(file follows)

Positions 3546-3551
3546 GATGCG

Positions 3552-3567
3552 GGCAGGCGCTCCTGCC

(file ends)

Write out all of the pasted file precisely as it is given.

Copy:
Positions 3546-3551
3546 GATGCG

Positions 3552-3567
3552 GGCAGGCGCTCCTGCC